Sukkot in Jerusalem is an especially festive holiday. Everywhere you look you can spy these charming booths, sometimes precariously perched atop open porches. During the week, families from all over the country flock to the Western Wall, often carefully carrying their four species, fulfilling the commandment of, "And you should take for yourselves on the first day the fruit of the hadar, branches of palm trees and boughs of thick trees, and willows of the brook, and you shall rejoice before God seven days" (Leviticus 23:40).
The Torah explicitly calls the esrog (or etrog) "a fruit of the tree hadar," beautiful and stately.
A fresh etrog (or "citron," as it's also called) looks like an enlarged, thick-skinned lemon, in both shape and color. Scrape away a bit of the zest and you'll find a heady citrus bouquet, reminiscent of lemons and limes. The esrog is not particularly juicy nor filled with usable pulp.
The peel is a fairly important article in international trade. Candied, it is widely employed in the food industry, especially as an ingredient in fruit cake, plum pudding, buns and sweet rolls.
It seems that the whole world knows of the esrog -- I mean, "citron." The fruit of the wild Chhangura is pickled in India. In Indonesia, citron peel is eaten raw with rice. In Guatemala, it's used as flavoring for carbonated soft-drinks. In Malaya, citron juice is used as a substitute for the juice of imported and expensive lemons. A product called "citron water" is made in Barbados and shipped to France for flavoring wine and vermouth.
The Chinese and Japanese prize the citron for its fragrance, and it is a common practice in central and northern China to carry a ripe fruit in the hand or place the fruit in a dish on a table to perfume the air of a room. The dried fruits are put with stored clothing to repel moths. In southern China, the juice is used to wash fine linen. Formerly, the essential oil was distilled from the peel for use in perfumery.
But back to our own esrogim.
What can one do with this unique fruit after Sukkot is over? Some people cover the surface of the esrog with aromatic cloves and use this throughout the year as a spice-holder for the Havdalah service; others have the custom to collect dozens of esrogim and to candy their tart fruit to be served on Tu B'Shevat -- the new year for fruit trees.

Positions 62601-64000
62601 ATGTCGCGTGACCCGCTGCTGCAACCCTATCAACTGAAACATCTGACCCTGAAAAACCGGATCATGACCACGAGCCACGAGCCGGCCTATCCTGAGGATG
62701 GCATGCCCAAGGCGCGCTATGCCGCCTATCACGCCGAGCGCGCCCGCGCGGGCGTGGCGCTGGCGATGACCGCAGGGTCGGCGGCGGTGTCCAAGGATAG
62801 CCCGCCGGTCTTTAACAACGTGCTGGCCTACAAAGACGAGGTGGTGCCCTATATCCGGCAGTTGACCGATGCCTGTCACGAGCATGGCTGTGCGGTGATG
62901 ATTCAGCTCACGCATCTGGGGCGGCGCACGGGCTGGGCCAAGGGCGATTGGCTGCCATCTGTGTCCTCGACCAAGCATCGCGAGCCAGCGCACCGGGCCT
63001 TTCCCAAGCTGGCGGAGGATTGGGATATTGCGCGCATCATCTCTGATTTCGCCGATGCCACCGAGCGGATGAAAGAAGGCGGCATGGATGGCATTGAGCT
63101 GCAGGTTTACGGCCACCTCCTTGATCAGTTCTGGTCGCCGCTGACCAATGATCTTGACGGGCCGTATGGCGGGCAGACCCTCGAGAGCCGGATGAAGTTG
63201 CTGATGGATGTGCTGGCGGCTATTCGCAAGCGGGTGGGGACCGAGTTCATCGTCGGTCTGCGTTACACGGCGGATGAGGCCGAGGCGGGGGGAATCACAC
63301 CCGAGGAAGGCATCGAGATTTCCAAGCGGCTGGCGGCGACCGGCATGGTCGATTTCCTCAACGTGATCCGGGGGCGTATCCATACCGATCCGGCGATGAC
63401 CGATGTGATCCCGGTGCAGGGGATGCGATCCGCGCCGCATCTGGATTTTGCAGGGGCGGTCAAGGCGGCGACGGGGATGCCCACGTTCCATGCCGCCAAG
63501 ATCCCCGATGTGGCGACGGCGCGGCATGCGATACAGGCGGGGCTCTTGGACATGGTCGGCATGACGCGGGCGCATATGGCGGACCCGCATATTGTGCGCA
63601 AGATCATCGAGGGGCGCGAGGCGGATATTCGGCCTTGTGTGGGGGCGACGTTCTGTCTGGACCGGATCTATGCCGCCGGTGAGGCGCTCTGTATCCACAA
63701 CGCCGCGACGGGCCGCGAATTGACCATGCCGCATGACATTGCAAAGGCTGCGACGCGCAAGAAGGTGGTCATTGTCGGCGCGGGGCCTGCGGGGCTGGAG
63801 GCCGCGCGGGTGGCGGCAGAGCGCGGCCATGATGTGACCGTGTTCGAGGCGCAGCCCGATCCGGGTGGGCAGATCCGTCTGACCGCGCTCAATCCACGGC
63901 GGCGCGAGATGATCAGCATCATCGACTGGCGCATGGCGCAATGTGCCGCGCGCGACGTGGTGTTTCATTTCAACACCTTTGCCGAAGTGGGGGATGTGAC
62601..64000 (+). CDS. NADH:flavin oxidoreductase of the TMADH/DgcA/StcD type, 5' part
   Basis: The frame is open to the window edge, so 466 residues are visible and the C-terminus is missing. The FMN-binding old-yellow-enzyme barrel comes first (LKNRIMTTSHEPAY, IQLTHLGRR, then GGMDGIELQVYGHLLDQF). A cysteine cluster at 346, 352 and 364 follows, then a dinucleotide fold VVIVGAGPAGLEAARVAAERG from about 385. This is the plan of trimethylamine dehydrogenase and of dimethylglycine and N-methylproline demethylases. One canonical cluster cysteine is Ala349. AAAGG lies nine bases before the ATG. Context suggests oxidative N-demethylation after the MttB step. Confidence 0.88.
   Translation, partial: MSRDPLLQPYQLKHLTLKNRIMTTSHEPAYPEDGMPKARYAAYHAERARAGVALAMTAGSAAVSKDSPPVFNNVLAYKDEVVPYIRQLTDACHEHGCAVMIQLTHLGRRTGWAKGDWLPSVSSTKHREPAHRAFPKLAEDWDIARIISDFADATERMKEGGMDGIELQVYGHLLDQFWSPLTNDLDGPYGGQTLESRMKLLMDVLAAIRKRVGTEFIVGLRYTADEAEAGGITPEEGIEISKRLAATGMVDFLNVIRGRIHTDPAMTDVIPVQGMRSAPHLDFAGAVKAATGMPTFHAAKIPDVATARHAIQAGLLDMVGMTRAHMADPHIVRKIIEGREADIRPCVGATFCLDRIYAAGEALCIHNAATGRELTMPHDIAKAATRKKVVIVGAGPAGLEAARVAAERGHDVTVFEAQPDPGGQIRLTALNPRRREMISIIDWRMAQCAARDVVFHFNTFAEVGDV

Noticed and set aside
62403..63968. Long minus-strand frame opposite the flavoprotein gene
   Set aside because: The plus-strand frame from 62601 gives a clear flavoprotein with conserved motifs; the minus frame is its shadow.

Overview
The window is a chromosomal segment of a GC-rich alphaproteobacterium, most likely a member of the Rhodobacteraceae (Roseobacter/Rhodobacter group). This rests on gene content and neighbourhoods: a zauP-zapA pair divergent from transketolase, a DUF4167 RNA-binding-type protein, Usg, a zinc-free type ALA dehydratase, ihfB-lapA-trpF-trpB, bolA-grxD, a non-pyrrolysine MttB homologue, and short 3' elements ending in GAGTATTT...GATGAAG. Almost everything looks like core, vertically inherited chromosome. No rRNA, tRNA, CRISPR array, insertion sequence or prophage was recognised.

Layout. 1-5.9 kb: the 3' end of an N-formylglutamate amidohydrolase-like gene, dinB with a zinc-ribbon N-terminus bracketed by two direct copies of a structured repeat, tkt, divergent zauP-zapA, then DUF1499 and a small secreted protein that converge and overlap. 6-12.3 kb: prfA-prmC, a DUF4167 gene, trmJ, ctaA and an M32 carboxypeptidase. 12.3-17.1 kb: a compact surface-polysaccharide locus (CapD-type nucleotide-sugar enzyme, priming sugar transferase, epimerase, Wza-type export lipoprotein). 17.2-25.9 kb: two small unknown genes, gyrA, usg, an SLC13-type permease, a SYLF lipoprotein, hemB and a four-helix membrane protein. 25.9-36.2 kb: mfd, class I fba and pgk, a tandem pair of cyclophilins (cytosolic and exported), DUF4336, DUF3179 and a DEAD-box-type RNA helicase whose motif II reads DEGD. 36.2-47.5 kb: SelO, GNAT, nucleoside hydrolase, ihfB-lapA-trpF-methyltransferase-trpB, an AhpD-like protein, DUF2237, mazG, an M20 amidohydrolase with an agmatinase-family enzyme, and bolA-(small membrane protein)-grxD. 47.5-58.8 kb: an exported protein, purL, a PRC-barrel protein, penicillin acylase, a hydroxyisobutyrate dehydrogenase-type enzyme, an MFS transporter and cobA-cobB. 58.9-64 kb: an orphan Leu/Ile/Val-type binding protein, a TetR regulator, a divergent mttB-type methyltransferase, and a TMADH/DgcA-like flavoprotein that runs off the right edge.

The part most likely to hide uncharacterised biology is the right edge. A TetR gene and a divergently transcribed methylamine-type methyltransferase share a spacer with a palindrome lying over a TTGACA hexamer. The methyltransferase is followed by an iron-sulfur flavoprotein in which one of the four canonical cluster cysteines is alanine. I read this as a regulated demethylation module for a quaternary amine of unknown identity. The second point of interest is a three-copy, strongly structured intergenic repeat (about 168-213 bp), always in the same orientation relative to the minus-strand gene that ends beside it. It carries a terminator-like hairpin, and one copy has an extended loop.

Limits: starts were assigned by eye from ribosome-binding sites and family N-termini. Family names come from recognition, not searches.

My neighbor is lucky enough to have an esrog tree. A couple of months ago, she challenged me to find its four nascent esrogim -- and I was stumped! Upon first glance, the baby esrogim look exactly like the leaves. The stems of the esrogim have numerous thorns, making us wonder how they can be easily picked.
She reports that the tree must be watered every day from the first of the month of Sivan (a few days before the holiday of Shavuot) onward. Often, the resultant esrogim are unfit for ritual use, but she makes delicious, fragrant esrog marmalade every year.
The rebbetzin who gave us the recipe below said that eating the esrog jelly is an omen for sweet and beautiful children, beneficial also in the ninth month of pregnancy and as labor begins.
Oranges can be added if there aren't enough esrogim.
esrogim (or half oranges)
Peel the esrogim, trying not to get any of the white pith. Peel away and discard the white pith.
Remove the pips (there are many) and place in a muslin bag.
Cut the esrog flesh in thin slices (easier in a food processor, according to my neighbor).
If adding oranges, the preparation process of the fruit is exactly the same.
Put peels, flesh and muslin bag in a stainless steel or glass container. Cover with water and let stand overnight.
Pour off water. Add enough fresh water to cover.
Bring to a boil.
Drain off water once again, cover with fresh water, bring to the boil with the pips and simmer slowly until the peel is soft. Discard pips.
Measure the cooked fruit and liquid. Add 1 cup sugar for each cup of fruit and liquid. Stir until sugar is completely dissolved.
Cook the boiling mixture to the gel stage of 220° to 222°.
Have jars clean and hot.
Pack to within 1/4 inch of top, and seal.
Heat process for 6 minutes in boiling water bath canner (for example, 10 minutes for cold, unsterile jars).
Count time from when water returns to a boil.
Rivka Tal is a food writer based in Jerusalem.